Allow me quickly apologise in advance for this review— I know very little about poetry and guarantee that any poetry enthusiasts with be most unimpressed with my efforts. As it’s my first try, however, I’d appreciate if the aforementioned enthusiasts to be generous in their evaluations. In return, I’ll keep this short and sweet!

On the first day at my internship I told the publishing assistant, Timothy, that I wanted to give some poetry a try, but that I didn’t know where to start. I have no doubt that he immediately sussed me out as being the poetry sceptic that I (regrettably) am, but credit to him, he dug out some collections that he considered manageable for a novice.

He gave me Shoulda Been Jimi Savannah, by Patricia Smith.

Testament to how good Timothy is at his job, I loved it.

I think, essentially, that the reason Patricia Smith manages to resonate incredibly well with those of us who aren’t used to reading poetry is that she tells a story. The whole of the book Shoulda Been Jimi Savannah is one long story, starting from the migration of her parents from the southern states up to Chicago right the way through her turbulent upbringing. We see how Smith’s parents had aspirations, fought, had a daughter, and parted ways. Patricia Smith, quickly becoming her own protagonist, then leads us through scenes of her early childhood, pre-pubescence, the agonies of adolescence, and the time spent hovering on the cusp of adulthood.

It’s incredibly interesting, and Patricia Smith is particularly well known for being a poet of colour, the theme of race being central to her work. Beyond this cultural element that makes the content of her work unique, however, Smith’s poetry is fantastic in and of itself.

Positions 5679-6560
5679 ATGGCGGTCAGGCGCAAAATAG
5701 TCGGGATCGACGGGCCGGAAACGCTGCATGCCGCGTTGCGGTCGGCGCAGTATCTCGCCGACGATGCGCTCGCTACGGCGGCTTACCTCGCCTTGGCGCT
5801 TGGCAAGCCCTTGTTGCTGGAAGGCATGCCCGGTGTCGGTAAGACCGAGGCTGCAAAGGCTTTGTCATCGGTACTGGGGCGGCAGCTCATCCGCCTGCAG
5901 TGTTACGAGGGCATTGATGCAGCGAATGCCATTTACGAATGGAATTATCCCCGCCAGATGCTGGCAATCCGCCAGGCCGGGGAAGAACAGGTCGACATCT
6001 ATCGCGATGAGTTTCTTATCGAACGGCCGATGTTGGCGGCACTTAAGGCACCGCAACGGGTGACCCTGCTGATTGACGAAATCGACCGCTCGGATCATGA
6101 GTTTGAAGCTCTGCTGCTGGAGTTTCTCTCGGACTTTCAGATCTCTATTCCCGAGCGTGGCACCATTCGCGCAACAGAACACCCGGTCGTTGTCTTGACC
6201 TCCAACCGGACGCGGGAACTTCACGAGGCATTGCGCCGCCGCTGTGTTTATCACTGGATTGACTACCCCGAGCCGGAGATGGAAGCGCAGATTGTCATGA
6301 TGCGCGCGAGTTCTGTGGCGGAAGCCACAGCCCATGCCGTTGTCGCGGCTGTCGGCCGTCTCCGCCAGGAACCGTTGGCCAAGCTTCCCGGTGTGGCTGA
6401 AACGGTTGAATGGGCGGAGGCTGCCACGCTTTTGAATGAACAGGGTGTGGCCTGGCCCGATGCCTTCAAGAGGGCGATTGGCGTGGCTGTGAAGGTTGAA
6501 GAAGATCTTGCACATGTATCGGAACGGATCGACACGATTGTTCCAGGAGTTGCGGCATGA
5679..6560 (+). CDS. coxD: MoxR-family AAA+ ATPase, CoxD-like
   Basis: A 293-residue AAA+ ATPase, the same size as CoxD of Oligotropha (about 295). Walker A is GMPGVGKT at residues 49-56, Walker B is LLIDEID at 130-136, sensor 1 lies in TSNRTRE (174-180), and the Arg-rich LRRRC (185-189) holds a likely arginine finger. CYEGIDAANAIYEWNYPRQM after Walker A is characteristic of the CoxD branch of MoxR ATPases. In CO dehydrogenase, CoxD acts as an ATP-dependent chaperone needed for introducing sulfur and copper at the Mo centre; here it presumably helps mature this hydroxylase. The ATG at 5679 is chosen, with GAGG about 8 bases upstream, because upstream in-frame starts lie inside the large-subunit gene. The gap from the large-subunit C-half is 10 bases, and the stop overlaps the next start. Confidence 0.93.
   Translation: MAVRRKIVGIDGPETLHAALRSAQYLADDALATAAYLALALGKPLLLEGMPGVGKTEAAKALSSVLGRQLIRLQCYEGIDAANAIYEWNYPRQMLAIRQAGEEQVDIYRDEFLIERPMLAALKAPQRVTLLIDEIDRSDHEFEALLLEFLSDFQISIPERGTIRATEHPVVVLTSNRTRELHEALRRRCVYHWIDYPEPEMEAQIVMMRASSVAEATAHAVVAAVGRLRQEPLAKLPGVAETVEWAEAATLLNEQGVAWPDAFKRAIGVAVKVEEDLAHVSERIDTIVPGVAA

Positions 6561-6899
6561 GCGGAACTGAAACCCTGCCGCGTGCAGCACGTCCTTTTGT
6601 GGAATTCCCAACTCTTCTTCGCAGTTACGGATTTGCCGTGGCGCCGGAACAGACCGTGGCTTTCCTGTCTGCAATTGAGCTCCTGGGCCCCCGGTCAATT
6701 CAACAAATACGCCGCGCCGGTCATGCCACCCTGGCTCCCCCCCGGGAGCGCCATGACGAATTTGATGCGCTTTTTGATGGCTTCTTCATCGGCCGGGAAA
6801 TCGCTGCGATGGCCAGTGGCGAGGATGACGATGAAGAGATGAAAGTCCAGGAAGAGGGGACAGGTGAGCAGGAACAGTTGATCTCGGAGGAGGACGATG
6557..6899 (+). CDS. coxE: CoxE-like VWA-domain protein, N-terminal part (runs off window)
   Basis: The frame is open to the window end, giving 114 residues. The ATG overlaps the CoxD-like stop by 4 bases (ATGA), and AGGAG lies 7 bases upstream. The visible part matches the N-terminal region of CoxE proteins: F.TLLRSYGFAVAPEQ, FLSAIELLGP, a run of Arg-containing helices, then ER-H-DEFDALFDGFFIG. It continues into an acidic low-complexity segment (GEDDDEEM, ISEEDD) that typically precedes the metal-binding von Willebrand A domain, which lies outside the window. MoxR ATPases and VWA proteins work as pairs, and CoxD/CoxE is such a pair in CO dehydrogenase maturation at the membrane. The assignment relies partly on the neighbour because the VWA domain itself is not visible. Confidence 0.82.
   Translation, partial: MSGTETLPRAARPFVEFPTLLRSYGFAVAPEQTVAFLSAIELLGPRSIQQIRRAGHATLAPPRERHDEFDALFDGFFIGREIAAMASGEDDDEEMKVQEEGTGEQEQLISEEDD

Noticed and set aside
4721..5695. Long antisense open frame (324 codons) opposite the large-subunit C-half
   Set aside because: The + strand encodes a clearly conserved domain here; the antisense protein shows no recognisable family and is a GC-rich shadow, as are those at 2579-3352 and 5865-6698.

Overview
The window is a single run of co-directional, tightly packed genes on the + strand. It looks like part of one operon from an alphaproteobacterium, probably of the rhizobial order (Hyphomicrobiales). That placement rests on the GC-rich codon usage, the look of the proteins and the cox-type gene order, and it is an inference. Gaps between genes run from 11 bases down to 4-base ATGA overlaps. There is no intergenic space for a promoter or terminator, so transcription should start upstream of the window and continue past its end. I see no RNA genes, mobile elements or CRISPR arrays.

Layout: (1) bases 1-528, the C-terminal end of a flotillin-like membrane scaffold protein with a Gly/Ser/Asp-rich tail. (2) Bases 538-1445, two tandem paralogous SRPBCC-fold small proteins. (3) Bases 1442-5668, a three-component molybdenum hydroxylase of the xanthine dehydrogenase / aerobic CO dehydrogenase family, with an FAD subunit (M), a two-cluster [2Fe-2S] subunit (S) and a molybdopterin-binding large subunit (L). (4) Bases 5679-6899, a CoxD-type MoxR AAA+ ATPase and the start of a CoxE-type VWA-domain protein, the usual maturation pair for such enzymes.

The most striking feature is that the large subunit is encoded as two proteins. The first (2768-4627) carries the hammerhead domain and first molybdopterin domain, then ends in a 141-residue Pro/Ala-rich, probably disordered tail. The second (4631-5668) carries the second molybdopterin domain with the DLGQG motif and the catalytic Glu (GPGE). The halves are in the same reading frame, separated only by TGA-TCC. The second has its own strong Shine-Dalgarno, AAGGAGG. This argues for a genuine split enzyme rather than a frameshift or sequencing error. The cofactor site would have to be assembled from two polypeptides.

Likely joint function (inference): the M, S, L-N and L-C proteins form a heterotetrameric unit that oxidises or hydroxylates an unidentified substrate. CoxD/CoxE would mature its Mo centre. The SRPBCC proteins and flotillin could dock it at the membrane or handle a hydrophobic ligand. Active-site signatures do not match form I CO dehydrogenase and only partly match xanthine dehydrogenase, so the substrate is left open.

…This is where I lose the ability to intelligently comment. Read for yourself:

A mere mindset away, there had to be a corner cavern                                                                where dead bluesmen begged second chances from the juke,                                                        and where my mama, perched man-wary on a comfortable stool                                                    by the door, could look like a Christian who was just leaving.

One day she’ll own                                                                                                                                     that quiet heart that Motown taught to speak,                                                                                  she’ll know that being the same makes her unique.                                                                       She’ll worship at the god of microphone                                                                                             until the bass line booms, until some old                                                                                       Temptation leers and says I’ll take you home                                                                                        and heal you in the way the music vowed.


Great, right?

Timothy admitted to me afterwards that he often gives Patricia Smith to poetry novices who need to be eased into the genre. If you feel that you’re in the same boat that I was in, take it from me, Shoulda Been Jimi Savannah is a great place to start.

It’s hard to appreciate poetry, it’s hard to concentrate and to care. But for the first time in my life I have a whole bunch of arty friends who not only like poetry, but actively try and read it. Jumping on the bandwagon has never felt so fulfilling.